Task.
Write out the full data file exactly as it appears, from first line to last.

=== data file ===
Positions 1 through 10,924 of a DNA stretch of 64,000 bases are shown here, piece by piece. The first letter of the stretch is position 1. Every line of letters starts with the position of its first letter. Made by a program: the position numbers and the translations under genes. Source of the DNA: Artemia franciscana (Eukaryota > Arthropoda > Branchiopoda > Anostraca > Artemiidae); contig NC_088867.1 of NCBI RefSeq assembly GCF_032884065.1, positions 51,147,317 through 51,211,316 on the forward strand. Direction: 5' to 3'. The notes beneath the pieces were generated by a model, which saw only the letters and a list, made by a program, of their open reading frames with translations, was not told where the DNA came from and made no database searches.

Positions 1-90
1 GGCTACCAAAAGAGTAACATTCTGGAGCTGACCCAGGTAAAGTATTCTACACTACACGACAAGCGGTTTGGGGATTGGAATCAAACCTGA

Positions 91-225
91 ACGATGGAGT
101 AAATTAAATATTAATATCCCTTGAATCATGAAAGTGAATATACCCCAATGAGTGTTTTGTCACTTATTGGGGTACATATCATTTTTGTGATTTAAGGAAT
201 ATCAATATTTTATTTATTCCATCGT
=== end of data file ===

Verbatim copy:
Positions 1 through 10,924 of a DNA stretch of 64,000 bases are shown here, piece by piece. The first letter of the stretch is position 1. Every line of letters starts with the position of its first letter. Made by a program: the position numbers and the translations under genes. Source of the DNA: Artemia franciscana (Eukaryota > Arthropoda > Branchiopoda > Anostraca > Artemiidae); contig NC_088867.1 of NCBI RefSeq assembly GCF_032884065.1, positions 51,147,317 through 51,211,316 on the forward strand. Direction: 5' to 3'. The notes beneath the pieces were generated by a model, which saw only the letters and a list, made by a program, of their open reading frames with translations, was not told where the DNA came from and made no database searches.

Positions 1-90
1 GGCTACCAAAAGAGTAACATTCTGGAGCTGACCCAGGTAAAGTATTCTACACTACACGACAAGCGGTTTGGGGATTGGAATCAAACCTGA

Positions 91-225
91 ACGATGGAGT
101 AAATTAAATATTAATATCCCTTGAATCATGAAAGTGAATATACCCCAATGAGTGTTTTGTCACTTATTGGGGTACATATCATTTTTGTGATTTAAGGAAT
201 ATCAATATTTTATTTATTCCATCGT